Calling it Quits: When Should TV Shows End?
After enjoying a comfortable four years on HBO, Boardwalk Empire, Terence Winter’s ode to 1920s gangsterism, is ending after a five season run. With names like Martin Scorsese, Mark Wahlberg, and Steve Buscemi attached, the program was destined to become a TV watcher’s delight, and indeed it has proven to be so. But there’s also been a very notable fall in viewership that has occurred between the first and fourth seasons. When the first season finale aired back in December of 2010, there were an estimated 3.29 million same night-viewers, while the most recent season finale drew only 2.73 million. Some have claimed the most recent season to be the best while others have dismissed it as being the most boring of the bunch (such polarizing opinions can be seen on countless message boards on IMDb). What’s interesting to note is that while there are some nitpicks concerning the acting and set-pieces, there is very little criticism directed at the show’s trade-craft. What most people were critical of is the way that the show slowed down after it’s third season, to the point where there just didn’t seem like there was any reason to watch it anymore.
At the end of season three, every viewer was drowned in an ocean of blood. Between Gyp Rosetti’s war with Nucky Thomspon and Richard Harrow’s one man onslaught to save Tommy, it felt as though my TV screen was covered in a thick layer of gore, which is a sentiment that I’d imagine most would echo. And by the time the credits began to roll, there remained only one question; Where the hell do we go from here? Truth be told it wasn’t a question asked in an excited matter, but rather in a nervous one. After everything that we saw, where could the show possibly go? What other stories could be told? The season ended with Buscemi’s disillusioned Thompson leaving Atlantic City in self-exile. That seemed to be about as good an ending as any. When season four finally came around, it was good to see that the show-runners decided to provide the audience with a much needed respite instead of foolishly trying to outdo the mayhem of the third season with even more gun-play. Even still, the show just wasn’t providing the same chutzpah that had been on display in the first three seasons. While the story-lines were fairly interesting (in particular Harrow’s, Eli’s, and Chalky’s), we didn’t get to see much of the main character. Nucky seemed to be in a stupor the entire season and while he did appear often, it was only in reaction to the drama that was occurring with other characters. In essence, while he was once the front runner of the show, Nucky had undeniably been tossed into the rear as a reactionary character and nothing more.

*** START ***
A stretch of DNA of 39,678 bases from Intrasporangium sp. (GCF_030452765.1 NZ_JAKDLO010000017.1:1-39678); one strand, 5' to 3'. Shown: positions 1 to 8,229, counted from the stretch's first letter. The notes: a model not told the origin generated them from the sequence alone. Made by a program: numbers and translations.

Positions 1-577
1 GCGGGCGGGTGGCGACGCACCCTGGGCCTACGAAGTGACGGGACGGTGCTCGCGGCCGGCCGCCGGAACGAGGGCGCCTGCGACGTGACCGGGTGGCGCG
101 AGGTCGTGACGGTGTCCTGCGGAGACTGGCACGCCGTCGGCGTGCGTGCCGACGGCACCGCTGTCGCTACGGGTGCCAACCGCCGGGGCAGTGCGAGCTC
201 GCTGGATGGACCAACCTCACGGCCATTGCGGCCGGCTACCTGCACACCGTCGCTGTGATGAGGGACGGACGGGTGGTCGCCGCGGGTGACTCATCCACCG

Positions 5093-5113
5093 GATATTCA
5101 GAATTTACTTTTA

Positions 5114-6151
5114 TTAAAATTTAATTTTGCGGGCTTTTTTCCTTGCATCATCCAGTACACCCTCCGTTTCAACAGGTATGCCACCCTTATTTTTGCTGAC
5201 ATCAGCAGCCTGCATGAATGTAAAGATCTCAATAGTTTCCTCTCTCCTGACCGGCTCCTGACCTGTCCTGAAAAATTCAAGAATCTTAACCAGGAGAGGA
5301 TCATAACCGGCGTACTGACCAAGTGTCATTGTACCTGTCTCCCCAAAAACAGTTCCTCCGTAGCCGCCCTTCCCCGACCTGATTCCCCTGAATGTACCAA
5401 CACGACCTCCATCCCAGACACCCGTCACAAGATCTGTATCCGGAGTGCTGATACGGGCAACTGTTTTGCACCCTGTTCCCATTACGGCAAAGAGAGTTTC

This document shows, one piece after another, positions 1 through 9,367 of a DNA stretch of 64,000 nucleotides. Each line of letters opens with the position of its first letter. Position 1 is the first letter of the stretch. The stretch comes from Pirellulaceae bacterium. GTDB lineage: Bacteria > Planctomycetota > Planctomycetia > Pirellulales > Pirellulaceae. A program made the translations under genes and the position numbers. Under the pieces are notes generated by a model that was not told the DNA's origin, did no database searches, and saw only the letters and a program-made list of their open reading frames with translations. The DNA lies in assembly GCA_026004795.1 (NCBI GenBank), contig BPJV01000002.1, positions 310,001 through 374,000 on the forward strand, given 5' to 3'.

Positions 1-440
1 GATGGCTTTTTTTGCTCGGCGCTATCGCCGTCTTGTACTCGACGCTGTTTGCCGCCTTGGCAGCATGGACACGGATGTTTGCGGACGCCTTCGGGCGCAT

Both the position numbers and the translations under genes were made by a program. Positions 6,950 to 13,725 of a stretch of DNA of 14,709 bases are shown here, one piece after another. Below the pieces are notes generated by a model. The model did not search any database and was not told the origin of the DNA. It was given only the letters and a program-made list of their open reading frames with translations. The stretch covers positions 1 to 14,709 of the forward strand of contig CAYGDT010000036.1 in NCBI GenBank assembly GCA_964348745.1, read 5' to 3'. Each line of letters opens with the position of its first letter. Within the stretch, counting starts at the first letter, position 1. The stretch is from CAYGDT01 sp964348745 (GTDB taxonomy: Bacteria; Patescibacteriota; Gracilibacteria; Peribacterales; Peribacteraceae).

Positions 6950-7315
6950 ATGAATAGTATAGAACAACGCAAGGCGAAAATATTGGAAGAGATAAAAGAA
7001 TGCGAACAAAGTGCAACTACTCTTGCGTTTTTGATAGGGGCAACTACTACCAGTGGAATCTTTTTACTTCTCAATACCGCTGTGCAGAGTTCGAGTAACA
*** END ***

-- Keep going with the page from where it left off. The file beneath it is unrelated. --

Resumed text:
Now, if HBO had released a report that Boardwalk Empire was to run for two or even three more seasons, there would be no doubt amongst viewers that the program was completely over-stepping its limits and was set to be crushed under the weight of its own ambition. Needless to say that didn’t happen; in fact the complete opposite did. On January 9th, it was announced that the show would be coming to a close after it’s fifth season. And in that moment, Winter and co. ensured that their program would retain its narrative integrity (spoilers follow, so read at your own discretion). As any follower of the show will remember, Jimmy Darmody prophesied a dark and lonely future for Nucky Thompson right before he was murdered by him. “All you gotta worry about is when you run out of booze, and you run out of company, and the only person left to judge you is your–” was what Jimmy managed to say before Nucky killed him (the final word undoubtedly being “yourself”).
With these words in mind, every season of Boardwalk Empire becomes interlinked with the others and forms a classical five act structure. Season one served to introduce us to the world, the characters, and Nucky’s ceaseless quest to conquer everything. Season two tested Nucky’s loyalties and made him choose who he’d allow to remain close and who he’d push away. Season three saw the first part of Jimmy’s prediction come true as Nucky lost his bootlegging business after his gang war with Rosetti. Season four saw the second part fulfilled as Nucky lost Eddie, Harrow, Chalky, and his own brother Eli in his attempt to reestablish his position as a bootlegger, so if anything, it made sense that he wasn’t as active as he was in the other seasons. And now, season five (which is set seven years after the fourth season) could see us witness Nucky’s descent into lonely decrepitude, having lost his humanity to his endless pursuits.